Picture of the Month

Movies of solar granulation frequently show bright granules that expand rapidly and reach sizes larger than an average granule. 

 

Read more

Over the coming months, the world’s largest Fabry-Pérot interferometer (FPI) will be assembled and tested at the Kiepenheuer Institute for Solar Physics. Among its main components are two high-purity quartz glass disks, each coated on one side with a highly reflective layer. The coated surface has a diameter of 28 cm and its mean evenness does not exceed the incredible value of 0.000 000 001 m. By way of comparison, if lake Titisee in the Black Forest had this evenness, this would imply that the height of its waves remains below 5 micrometers (1/10 of a hair). On a smaller scale, the roughness of the coated surface is even 10 times better, reaching the size of individual atoms.

Read more

A few weeks ago, KIS delivered the flight unit of the image stabilization unit for the Photospheric and Helioseismic Imager (PHI) of the Solar Orbiter Mission. This was an important milestone for the project, and at the same time it was the first space-qualified instrument that had been developed, built and tested at KIS. In the meantime, and after detailed tests and calibration measurements, PHI was delivered to ESA for integration to the spacecraft.

Read more

In order to compensate image blurring caused by turbulence in Earth's atmosphere, present ground-based solar telescopes are equipped with a technology called Adaptive Optics (AO): It uses a single deformable mirror which can change its shape very rapidly to compensate the image blurring in realtime.

Read more

The solar atmosphere shows a wide variety of wave phenomena. Among them are the bouyancy-driven internal gravity waves (IGWs) - a phenomenon common in the terrestrial atmosphere and oceans. We use realistic numerical simulations to study how these waves emanate from the solar surface and propagate through an unmagnetized or a magnetized atmosphere.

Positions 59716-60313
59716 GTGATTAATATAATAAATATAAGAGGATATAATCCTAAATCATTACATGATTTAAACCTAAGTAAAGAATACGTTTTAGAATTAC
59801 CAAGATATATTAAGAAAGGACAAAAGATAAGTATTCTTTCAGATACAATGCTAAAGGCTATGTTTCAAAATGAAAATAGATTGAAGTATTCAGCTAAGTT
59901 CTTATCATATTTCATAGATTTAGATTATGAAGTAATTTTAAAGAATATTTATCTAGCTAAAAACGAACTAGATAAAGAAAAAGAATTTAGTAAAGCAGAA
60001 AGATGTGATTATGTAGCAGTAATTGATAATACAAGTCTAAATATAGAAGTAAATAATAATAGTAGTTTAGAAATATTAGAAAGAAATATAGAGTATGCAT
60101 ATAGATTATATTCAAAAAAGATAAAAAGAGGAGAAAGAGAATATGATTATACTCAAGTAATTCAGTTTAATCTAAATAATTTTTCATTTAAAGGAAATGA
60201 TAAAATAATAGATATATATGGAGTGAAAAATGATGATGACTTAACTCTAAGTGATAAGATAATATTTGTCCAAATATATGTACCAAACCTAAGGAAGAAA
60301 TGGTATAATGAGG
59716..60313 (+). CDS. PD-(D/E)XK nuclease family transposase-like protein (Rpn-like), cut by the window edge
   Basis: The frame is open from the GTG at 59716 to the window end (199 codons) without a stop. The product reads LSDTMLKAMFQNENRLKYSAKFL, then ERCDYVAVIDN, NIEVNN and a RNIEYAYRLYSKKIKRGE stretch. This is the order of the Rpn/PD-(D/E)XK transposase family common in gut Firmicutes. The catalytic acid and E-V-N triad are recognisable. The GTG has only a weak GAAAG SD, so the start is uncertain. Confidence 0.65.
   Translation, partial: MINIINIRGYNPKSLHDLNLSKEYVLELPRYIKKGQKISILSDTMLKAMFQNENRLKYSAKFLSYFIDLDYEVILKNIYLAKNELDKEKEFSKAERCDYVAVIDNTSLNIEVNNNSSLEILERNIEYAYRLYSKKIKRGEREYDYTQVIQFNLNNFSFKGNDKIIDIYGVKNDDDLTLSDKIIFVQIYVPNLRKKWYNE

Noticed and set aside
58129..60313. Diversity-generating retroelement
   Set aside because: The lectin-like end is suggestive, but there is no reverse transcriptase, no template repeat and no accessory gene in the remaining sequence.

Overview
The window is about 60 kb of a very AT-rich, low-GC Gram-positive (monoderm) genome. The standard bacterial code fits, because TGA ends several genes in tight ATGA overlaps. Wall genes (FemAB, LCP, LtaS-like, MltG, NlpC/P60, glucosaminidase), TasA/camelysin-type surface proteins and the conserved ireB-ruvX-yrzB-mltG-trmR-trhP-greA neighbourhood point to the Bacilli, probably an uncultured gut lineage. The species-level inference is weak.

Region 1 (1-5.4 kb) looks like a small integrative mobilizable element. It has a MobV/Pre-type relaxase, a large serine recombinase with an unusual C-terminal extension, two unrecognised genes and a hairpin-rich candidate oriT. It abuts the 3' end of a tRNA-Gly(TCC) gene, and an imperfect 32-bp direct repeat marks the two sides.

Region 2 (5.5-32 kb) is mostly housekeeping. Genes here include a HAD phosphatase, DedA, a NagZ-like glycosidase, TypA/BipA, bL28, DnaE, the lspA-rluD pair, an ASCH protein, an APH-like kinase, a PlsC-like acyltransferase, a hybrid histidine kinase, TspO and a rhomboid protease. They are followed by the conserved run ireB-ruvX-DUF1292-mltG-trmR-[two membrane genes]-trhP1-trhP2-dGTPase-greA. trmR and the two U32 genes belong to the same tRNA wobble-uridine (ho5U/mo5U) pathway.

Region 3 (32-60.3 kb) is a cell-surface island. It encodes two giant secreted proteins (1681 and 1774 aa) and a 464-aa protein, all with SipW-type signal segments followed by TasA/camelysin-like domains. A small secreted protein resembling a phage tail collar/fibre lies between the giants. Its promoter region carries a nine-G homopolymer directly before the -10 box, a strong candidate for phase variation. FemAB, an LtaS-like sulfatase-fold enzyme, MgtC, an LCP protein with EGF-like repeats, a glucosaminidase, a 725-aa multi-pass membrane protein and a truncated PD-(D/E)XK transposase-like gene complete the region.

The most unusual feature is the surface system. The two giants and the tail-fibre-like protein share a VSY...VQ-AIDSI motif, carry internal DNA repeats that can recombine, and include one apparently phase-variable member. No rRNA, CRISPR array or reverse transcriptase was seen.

Read more

The energy from the solar interior is transported by convection to the solar surface. When observing the lowest layer of the solar atmosphere with a high-resolution solar telescope the granular structure of the hot up-flowing gas cells becomes recognizable. Recently, scientists from the Kiepenheuer Institut for Solar Physics have performed unprecedented spectroscopic observations with the Vacuum Tower Telescope (VTT) on Tenerife to systematically investigate the large-scale convective motion in the photosphere. The measurement of accurate absolute velocities was enabled by the scientific instrument LARS (Laser Absolute Reference Spectrograph) which employs a state-of-the-art Laser Frequency Comb as a calibration ruler for the solar spectrum.

Read more

The solar 11-year cycle affects many of the observable values of the Sun. In the course of the solar cycle, the oscillation frequencies of the Sun and the amplitudes of these oscillations change marginally but measurably. Solar oscillations are standing sound waves inside the Sun. Similarly to sound waves here on Earth, the pressure within the medium is key to the way in these waves travel. This is why these oscillations are also referred to as p modes (p for pressure). Changes in the p-mode characteristics throughout the solar cycle are due to the varying strength of the magnetic field over time at different depths inside the Sun.

Read more

The solar telescope GREGOR enables scientists to measure magnetic fields and flows on the Sun with unprecedented accuracy. The first results are now available.

At times of strong magnetic activity, the Sun offers spectacular sights of violent eruptions, evolving sunspots and strong magnetic fields. But there are also times at which it seems as though nothing is happening on the Sun surface with its almost regular pattern of grains referred to as granules. These ‘quiet’ regions also contain magnetic fields but they are very weak and therefore difficult to measure. Scientists at Kiepenheuer Institute for Solar Physics work with the GREGOR solar telescope, inaugurated in 2012, to analyse sunspots and their finely chased structure with an accuracy never seen before.

This and other first GREGOR results will be presented in nine articles of a special edition of Astronomy & Astrophysics.

Read more

0.000 000 000 5 metre (= 0.5 nanometres = 0.5 nm), this tiny distance is how the two plates made of quartz glass fit together. Over an extension of 25 cm in diameter, the distance between the two plates varies by less than the distance of two neighbouring atoms in a silicon crystal. These two glass plates make up the Fabry-Perot interferometer of the VTF.

Read more

The VTF (Visbile Tuneable Filter) is a two-dimensional high-resolution spectropolarimeter and is currently developed at the Kiepenheuer Institute. As one of the state-of-the-art scientific instruments at the future 4-m-class telescope DKIST on Hawaii it will play a major role in the next decade of solar observations.

The setup of the VTF consists of several Fabry-Pérot interferometers (FPI), a wavelength-dependend narrow pre-filter and a polarization modulator. Due to the requested accuracy of the physical measurements, an investigation of the instrumental impacts on the physical data acquisition was required in advance. Based on the inquired simulations, the requirements for manufacturing were inferred and strategies for the data calibration developed.

Read more